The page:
The paradoxes go on: Very little food is produced on Bowen, and much of what is sold here is imported from far away, poor-quality, expensive and unnutritious. Yet there is lots of land that could be used for organic permaculture, and many who would love to contribute time and learn about food self-sufficiency in community gardens, if only we could get them set up.
Many of the retirees on Bowen have their money tied up either in risky mutual funds and other overpriced investments located far from the island, and their ROI on both fixed rate and speculative investments is pathetic. Yet at the same time, many would love to live on the island if they could rent instead of buy (thanks to our region’s absurdly overpriced property), so if these low-ROI funds (a ‘surplus’) could be somehow applied to buy and then rent out property here (a ‘need’), two problems could be solved at once.
Young people growing up here, unless they’re fortunate enough to be unschooled, travel to Vancouver for high school (not enough government money to warrant building a high school on the island) and then, knowing that there’s no one willing to support (with training or financing) young entrepreneurs here, stay on the mainland after graduation and pursue the scarce corporate jobs that rely on the lack of ‘currency’ to keep them supplied with desperate, top-of-their-class recruits. Yet many of the retirees on the island are perfectly capable of mentoring these young people to get them established here, and many have low-ROI financial resources as well that could be better invested in such new local enterprises.
Bowen also has lots of useful privately-owned physical resources that sit idle most of the time: automobiles, tools and equipment. But the industrial economy makes no provision for (and actually discourages) sharing these unused and underused resources with those who could use them locally. So instead many Islanders who could use these resources end up buying their own, or doing without.
And there is an astonishing diversity of skills here, know-how on just about any subject imaginable, but unless people are actually trying to make a living using these skills, the people who could benefit from them are unaware of their existence — sometimes even when the person with skills they need lives next door. We have lots of “know-how” and “know-what” on Bowen, but a tragic scarcity of “know-who”.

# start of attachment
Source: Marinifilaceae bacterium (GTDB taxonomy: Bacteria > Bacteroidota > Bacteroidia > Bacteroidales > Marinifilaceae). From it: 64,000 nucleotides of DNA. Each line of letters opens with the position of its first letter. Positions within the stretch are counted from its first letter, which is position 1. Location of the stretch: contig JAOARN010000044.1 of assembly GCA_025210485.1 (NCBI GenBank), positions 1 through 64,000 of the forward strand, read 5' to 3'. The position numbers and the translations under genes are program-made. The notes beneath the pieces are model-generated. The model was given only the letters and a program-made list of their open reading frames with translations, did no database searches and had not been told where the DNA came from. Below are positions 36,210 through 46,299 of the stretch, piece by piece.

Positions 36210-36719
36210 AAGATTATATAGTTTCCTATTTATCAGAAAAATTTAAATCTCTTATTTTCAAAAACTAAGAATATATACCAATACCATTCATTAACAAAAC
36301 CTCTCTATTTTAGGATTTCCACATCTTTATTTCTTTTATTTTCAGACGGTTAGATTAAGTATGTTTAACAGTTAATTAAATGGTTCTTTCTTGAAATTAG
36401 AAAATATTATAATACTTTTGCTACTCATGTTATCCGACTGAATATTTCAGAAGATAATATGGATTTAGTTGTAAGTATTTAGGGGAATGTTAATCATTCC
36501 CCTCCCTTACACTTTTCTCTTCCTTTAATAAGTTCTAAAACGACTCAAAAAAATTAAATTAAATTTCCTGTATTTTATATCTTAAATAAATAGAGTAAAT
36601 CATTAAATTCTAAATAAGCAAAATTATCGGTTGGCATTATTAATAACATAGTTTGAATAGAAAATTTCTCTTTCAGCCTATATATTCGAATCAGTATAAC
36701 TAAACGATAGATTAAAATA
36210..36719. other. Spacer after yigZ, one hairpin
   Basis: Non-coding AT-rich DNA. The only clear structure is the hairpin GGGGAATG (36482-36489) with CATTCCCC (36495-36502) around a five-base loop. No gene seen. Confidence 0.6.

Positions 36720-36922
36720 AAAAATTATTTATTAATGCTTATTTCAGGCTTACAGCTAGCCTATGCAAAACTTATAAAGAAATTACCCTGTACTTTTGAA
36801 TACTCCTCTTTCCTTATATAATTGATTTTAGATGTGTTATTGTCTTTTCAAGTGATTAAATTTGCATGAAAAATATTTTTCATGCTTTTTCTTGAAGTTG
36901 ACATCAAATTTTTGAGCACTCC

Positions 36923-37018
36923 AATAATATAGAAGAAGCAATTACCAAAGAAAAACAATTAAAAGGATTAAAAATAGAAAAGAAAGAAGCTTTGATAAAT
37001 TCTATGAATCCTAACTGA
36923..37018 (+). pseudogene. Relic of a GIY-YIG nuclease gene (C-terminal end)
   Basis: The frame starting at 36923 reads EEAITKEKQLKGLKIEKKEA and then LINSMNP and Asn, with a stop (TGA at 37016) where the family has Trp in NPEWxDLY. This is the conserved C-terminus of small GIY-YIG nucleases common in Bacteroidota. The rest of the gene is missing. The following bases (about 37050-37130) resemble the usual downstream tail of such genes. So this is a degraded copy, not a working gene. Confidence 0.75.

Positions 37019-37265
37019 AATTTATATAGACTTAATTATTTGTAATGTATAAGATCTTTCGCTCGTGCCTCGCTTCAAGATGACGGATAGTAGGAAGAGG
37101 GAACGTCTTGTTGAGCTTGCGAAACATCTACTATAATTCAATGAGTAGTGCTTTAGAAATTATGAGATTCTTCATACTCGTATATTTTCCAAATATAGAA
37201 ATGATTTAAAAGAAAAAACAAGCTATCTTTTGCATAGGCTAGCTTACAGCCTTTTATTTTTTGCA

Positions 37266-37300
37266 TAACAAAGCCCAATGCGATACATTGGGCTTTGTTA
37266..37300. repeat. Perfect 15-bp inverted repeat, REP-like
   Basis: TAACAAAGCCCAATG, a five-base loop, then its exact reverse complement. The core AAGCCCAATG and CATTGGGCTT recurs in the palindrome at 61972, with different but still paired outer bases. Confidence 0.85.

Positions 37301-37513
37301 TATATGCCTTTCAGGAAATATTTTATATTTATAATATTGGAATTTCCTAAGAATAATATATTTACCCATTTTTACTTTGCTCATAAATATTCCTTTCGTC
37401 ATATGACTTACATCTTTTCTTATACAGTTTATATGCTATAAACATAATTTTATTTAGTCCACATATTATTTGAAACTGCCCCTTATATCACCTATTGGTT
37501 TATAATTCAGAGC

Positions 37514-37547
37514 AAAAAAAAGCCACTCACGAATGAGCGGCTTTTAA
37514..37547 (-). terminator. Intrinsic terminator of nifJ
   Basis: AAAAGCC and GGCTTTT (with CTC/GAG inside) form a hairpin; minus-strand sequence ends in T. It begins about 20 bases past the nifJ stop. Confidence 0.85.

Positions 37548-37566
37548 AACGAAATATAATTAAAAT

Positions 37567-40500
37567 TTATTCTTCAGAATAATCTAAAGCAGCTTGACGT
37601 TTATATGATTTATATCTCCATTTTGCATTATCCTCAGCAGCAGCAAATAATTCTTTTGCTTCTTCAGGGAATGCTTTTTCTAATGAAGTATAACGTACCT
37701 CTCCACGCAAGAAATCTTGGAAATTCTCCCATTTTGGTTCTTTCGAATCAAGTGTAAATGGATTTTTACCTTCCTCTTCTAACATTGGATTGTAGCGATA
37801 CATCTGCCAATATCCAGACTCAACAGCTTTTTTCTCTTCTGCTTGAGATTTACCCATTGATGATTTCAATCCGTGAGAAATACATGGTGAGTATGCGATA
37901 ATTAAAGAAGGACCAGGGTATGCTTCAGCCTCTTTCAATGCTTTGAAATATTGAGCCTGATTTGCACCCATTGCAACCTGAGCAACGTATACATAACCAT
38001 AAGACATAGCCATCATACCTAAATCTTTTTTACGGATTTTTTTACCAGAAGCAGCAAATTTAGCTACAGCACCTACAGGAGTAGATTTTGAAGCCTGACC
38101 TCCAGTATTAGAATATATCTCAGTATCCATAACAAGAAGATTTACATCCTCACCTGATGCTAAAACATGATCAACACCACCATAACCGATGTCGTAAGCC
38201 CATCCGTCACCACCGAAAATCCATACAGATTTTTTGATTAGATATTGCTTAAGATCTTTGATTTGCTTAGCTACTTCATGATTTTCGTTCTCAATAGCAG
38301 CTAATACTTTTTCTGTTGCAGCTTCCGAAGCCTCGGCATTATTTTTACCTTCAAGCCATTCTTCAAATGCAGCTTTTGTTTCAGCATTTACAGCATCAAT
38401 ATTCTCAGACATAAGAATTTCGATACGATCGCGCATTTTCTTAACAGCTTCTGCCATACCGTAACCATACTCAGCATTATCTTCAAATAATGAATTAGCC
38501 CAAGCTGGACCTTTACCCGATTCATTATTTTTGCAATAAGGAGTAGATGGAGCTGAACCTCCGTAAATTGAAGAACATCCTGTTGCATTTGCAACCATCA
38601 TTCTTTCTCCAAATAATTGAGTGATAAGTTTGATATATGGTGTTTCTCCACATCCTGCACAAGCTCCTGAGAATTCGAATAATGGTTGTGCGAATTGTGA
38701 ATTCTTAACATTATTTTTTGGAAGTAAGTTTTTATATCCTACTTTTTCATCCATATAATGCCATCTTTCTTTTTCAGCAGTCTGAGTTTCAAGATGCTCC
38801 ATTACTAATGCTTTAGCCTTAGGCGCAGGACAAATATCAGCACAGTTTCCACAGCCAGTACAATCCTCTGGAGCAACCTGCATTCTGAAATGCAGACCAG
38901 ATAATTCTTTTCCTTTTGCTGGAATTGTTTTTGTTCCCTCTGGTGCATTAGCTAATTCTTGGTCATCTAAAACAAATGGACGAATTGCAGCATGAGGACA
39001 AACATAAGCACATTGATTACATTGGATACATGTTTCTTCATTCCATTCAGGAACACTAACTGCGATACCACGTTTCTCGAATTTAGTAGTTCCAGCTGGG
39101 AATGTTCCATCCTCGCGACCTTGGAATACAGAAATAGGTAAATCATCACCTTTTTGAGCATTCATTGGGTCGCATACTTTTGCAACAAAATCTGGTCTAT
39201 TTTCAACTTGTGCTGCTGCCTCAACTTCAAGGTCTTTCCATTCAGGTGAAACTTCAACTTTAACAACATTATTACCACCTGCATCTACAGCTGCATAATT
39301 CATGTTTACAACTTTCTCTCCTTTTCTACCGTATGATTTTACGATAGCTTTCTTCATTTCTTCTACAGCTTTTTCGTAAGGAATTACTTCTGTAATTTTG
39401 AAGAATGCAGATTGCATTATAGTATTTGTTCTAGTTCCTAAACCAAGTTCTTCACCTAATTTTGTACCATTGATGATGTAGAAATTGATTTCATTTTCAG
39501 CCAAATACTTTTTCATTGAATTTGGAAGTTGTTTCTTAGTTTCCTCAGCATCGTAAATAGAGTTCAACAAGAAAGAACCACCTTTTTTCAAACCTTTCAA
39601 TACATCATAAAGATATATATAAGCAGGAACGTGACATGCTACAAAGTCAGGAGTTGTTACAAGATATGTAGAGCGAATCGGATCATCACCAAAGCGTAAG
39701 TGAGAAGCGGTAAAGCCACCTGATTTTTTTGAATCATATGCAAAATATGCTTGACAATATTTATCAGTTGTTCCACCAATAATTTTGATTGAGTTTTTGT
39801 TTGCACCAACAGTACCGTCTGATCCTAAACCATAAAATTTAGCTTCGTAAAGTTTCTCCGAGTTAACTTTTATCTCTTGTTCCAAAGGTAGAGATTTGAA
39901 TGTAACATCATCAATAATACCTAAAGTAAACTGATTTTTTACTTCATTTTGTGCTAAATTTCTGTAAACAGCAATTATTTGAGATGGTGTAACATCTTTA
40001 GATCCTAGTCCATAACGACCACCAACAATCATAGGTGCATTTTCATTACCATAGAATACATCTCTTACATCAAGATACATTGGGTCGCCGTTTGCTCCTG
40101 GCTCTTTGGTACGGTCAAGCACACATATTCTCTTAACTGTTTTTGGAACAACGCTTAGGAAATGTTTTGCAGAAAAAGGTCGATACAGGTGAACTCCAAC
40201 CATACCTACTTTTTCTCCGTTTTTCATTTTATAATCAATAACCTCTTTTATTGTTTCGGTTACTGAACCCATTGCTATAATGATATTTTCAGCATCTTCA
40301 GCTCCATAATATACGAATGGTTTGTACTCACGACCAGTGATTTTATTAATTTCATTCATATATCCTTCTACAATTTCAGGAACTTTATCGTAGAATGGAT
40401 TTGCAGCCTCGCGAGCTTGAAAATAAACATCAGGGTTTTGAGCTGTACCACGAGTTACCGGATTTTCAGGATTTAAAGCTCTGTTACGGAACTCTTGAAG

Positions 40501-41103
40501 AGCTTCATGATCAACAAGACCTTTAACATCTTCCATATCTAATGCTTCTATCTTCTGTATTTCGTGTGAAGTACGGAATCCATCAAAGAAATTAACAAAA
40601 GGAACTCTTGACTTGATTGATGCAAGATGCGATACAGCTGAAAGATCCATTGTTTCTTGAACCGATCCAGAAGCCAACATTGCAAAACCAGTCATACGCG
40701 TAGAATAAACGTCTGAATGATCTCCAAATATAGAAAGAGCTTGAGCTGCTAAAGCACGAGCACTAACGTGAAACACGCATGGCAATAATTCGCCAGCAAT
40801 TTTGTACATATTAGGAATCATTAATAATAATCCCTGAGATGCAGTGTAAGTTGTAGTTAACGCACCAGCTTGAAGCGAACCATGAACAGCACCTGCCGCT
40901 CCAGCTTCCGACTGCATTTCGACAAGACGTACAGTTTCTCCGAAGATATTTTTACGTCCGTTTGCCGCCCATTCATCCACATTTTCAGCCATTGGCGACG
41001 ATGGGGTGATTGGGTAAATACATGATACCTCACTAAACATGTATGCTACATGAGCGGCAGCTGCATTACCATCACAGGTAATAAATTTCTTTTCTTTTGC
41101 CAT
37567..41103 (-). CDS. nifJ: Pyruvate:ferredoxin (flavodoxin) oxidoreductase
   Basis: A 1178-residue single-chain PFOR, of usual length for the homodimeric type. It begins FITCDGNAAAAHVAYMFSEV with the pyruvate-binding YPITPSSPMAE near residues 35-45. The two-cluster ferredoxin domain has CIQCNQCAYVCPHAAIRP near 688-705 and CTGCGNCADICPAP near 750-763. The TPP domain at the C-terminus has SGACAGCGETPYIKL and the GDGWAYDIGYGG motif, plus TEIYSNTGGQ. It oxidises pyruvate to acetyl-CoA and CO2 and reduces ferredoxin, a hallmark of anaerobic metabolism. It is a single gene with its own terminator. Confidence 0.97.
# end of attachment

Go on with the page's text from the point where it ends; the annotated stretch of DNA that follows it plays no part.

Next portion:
All of these paradoxical situations are caused and exacerbated by an economic system based on centralized fiat currency, and all of them could be alleviated by a community-based currency, one that enables the flow of unused capacities to meet unmet needs.
How much community currency is needed? Jordan Bober and his young Vancouver Seedstock currency team
recently answered this question with the clever tagline:Enough to go around
. Enough, in other words, to keep the flow going in sufficient volume and with sufficient velocity that it stimulates those in the community with unused capacities (space, goods, equipment, services, skills) to provide them to those who need them, and connects these capacities and needs, raising both (i) local “know-who” (by introducing these ‘unvalued’ things into the community economy, essentially creating
community in the process), and (ii) the capacity to move them to those who need them.
So it’s a worthwhile project. But it’s hugely challenging, even in a community like Bowen Island, of just 3800 people separated by ocean from the rest of the nation. In one sense it’s too early: the situation isn’t bad enough for most people here to give it attention, and our confidence in the value of the Canadian Dollar is still absurdly strong. In another sense, it’s too late: Our Bowen economy, as my friend Chris Corrigan has written
, is hopelessly fixated on the only ‘growth’ business on the island — increasing property values — and the island’s elected officials, thanks to the orchestrated ousting of all the Greens in the last municipal election by a cabal of developers and deluded libertarians, are now either developers themselves or in thrall to the mantra of increasing property values at any cost. And that cost includes an upsurge in the horrific destruction of the island’s wildlands and shores for monster mansions, massive driveways and docks for private yachts.
A local community currency will let people live on less, and will therefore decrease and keep down the cost of living here — totally anathema to the development industry. It will let us be self-sufficient, sustainable, resilient, and able to thrive without growth. There’s no ‘money’ in that.
My dear late friend Joe Bageant used to say “community is born of necessity”, and he may be right about Bowen — we likely won’t be motivated to develop real communities, and enable them with community currencies, until the situation here gets much worse.
But it’s still a worthwhile experiment. Learning how currencies work takes patience and practice, and we have a lot to learn. Whether or not Bowen Bucks succeed this year or this decade, we will have added an essential capacity to our island just trying and learning. That’s what transition, and resilience, are all about. We’ll let you know how the experiment unfolds.
NOTE: This article is originally published at this website: